Santa Claus' travel plans only seemed to find him going to big market cities for major league baseball. For the small market teams, it's another season of "bah, humbug."
The recently-completed major league meetings and free agent signing period only increased the wide gap between the "haves" and the "have-nots". While some of the smaller market teams got some stocking stuffers in the way of minor trades or secondary tier free agent signings, it was the big market teams that came away with the big presents for the holidays. Translated, it means the big market teams should be enjoying their gifts all summer long in 1999.
The biggest winners were in New York, Atlanta, Phoenix, and Los Angeles. Teams in those cities all got better, stronger or in some cases, just held on to their own. Smaller markets like San Diego, Houston, Denver and Kansas City got left out in the cold.
This is nothing new for collectors who have known for some time to invest in the big city teams, regardless of how they fare on the field. But the disparity in spending should make it more obvious for those planning to continue to invest in baseball in 1999 that not only will the big markets provide more lucrative buys for collectors, it should translate into more victories as well.
Hard to believe the New York Yankees could get any stronger, but by not losing any significant pieces to their 1998 world championship puzzle they actually may have been the big winners of the early stages of the hot stove league.
They kept Bernie Williams for a pricely sum, didn't trade any of their starting staff including southpaw Andy Pettite who had been rumored going to several different teams. So what if they didn't have any big trades, why mess with a club that won a total of 125 regular and post-season games.
The Yankees' domination forced other American League clubs to make moves. The Baltimore Orioles, always a free spending bunch, came out okay. They lost Rafael Palmeiro, replacing him with former Mississippi State teammate Will Clark. They lost Roberto Alomar, replacing him with the less talented but less expensive Delino DeShields. They lost Eric Davis, but signed troubled outfielder Albert Belle. Critics have said these were all lateral moves but considering the Orioles went no where with last year's players a shakeup may be what they doctor ordered.
The Indians, trying to figure out a way to beat the Yankees, signed Alomar and tried to lure Roger Clemens away from Toronto which now appears to be a dead issue with the Cy Young Award winner likely staying north of the border. More importantly, they signed a couple of their own young players to long-term deals. If they had gotten Clemens, they would have been back in the hunt with the Yankees; now they must look elsewhere for a stopper, either within their own organization or in a spring training trade.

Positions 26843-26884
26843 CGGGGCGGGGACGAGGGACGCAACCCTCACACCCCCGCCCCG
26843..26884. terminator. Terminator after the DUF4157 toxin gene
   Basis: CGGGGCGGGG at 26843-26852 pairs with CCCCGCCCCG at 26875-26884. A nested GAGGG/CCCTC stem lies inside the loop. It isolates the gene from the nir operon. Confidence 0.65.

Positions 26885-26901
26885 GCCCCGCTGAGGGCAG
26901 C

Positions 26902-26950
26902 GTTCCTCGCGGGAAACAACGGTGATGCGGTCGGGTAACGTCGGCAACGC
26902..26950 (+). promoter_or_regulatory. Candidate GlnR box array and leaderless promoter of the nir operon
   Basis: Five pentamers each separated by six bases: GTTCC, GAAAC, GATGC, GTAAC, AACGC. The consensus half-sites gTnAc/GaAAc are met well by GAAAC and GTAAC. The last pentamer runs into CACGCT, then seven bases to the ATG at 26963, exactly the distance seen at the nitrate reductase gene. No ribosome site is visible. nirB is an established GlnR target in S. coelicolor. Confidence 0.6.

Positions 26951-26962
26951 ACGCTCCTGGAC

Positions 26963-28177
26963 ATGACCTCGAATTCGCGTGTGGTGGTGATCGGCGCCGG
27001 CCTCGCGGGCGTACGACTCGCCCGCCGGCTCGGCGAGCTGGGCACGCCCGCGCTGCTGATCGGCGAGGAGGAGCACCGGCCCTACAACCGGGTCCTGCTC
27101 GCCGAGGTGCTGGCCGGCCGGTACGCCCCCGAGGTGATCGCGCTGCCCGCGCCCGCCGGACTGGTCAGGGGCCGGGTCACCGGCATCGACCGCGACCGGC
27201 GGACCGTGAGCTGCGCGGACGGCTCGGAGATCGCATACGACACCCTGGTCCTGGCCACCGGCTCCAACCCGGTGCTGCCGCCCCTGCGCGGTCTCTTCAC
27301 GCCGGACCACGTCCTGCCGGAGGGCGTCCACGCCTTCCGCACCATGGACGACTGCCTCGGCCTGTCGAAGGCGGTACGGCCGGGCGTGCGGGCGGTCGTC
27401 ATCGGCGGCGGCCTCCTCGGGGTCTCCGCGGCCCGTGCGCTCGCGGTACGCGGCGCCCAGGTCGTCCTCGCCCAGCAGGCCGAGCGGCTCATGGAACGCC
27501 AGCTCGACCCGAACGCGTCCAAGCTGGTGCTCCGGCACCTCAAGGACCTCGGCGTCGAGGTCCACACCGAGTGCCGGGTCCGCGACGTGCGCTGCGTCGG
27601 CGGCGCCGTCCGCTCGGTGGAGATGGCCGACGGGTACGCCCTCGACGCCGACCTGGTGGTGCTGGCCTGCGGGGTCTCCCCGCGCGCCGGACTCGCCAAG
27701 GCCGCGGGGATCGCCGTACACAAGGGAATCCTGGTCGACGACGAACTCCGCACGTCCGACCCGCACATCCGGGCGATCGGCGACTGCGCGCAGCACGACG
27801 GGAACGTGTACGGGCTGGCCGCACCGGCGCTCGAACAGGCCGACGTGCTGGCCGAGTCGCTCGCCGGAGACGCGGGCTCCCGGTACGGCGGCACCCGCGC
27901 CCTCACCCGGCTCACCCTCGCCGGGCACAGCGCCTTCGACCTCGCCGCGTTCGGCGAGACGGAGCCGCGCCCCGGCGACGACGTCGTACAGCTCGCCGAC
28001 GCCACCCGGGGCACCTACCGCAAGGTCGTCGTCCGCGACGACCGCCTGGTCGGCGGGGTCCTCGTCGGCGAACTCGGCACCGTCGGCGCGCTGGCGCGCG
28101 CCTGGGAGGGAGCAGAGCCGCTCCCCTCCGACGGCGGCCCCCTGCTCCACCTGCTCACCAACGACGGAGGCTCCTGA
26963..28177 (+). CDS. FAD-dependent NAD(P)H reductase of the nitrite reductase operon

While not in the American League, the New York Mets were directly affected by the success of their crosstown rivals. The Yankees' success forced the Mets to re-sign Mike Piazza, obtain third baseman Robin Ventura, ink aging Rickey Henderson and re-obtaining Bobby Bonilla. The Mets haven't caught the Atlanta Braves, who also fared extremely well with the signing of Brian Jordan and the trade for Bret Boone, but they are much stronger than a year ago and may be in a position to compete for Big Apple fans and collectors' hearts in 1999.
The biggest winners were in the National League where the second-year Arizona Diamondbacks spent a lot of that money they got from sold out games at their new stadium. Putting together a rotation with Randy Johnson, Todd Stottlemyre, Armando Reynoso and Andy Benes (a holdover from 1998) puts them into immediate contention. Spending $119 million will do that.
The ripple effect in the National League West could be felt from the Arizona activity. Rupert Murdoch borrowed some million dollars from his Fox TV staple, the Simpsons, and hit a "homer:" by landing Kevin Brown for the sum of $105 million over seven years. The oft-criticized move by other teams does mean the Dodgers have the best pitcher in baseball and by picking up centerfielder Devon White, they have solidified their defense.
Like the Mets-Yankees situation, the Angels also had to spend to keep up with the Dodgers. Obtaining Mo Vaughn was an excellent pickup for the Disney folks and should make Anaheim the team to beat in the AL West.
While LA and Arizona were busy, San Diego and Colorado were the big losers. The Padres, who won 100 games enroute to a trip to the World Series, had losses similar to the Florida Marlins one year ago. They lost Brown, Ken Caminiti, Steve Finley and Joey Hamilton in the span of three weeks; Greg Vaughn reportedly is on the trading block. They won't lose 100 games like the Marlins did this year but they will struggle.
Colorado, like Arizona, sells out regularly but couldn't translate that into any serious activity in December. Coors Field and its reputation as a home run haven scared away any big name pitcher and new manager Jim Leyland is stuck with basically the same crew that struggled a year ago in a mediocre division. Now the NL West may be the league's best and the Rockies are in trouble.
Hanging sox is what fans in Chicago and Boston would like to do this holiday. Although they are in big markets, the White Sox and Red Sox were also big losers. The White Sox lost Belle and Ventura, replacing them with younger, cheaper players. The Red Sox lost the popular Vaughn and did nothing to replace him. Both Sox will be put out to dry in 1999.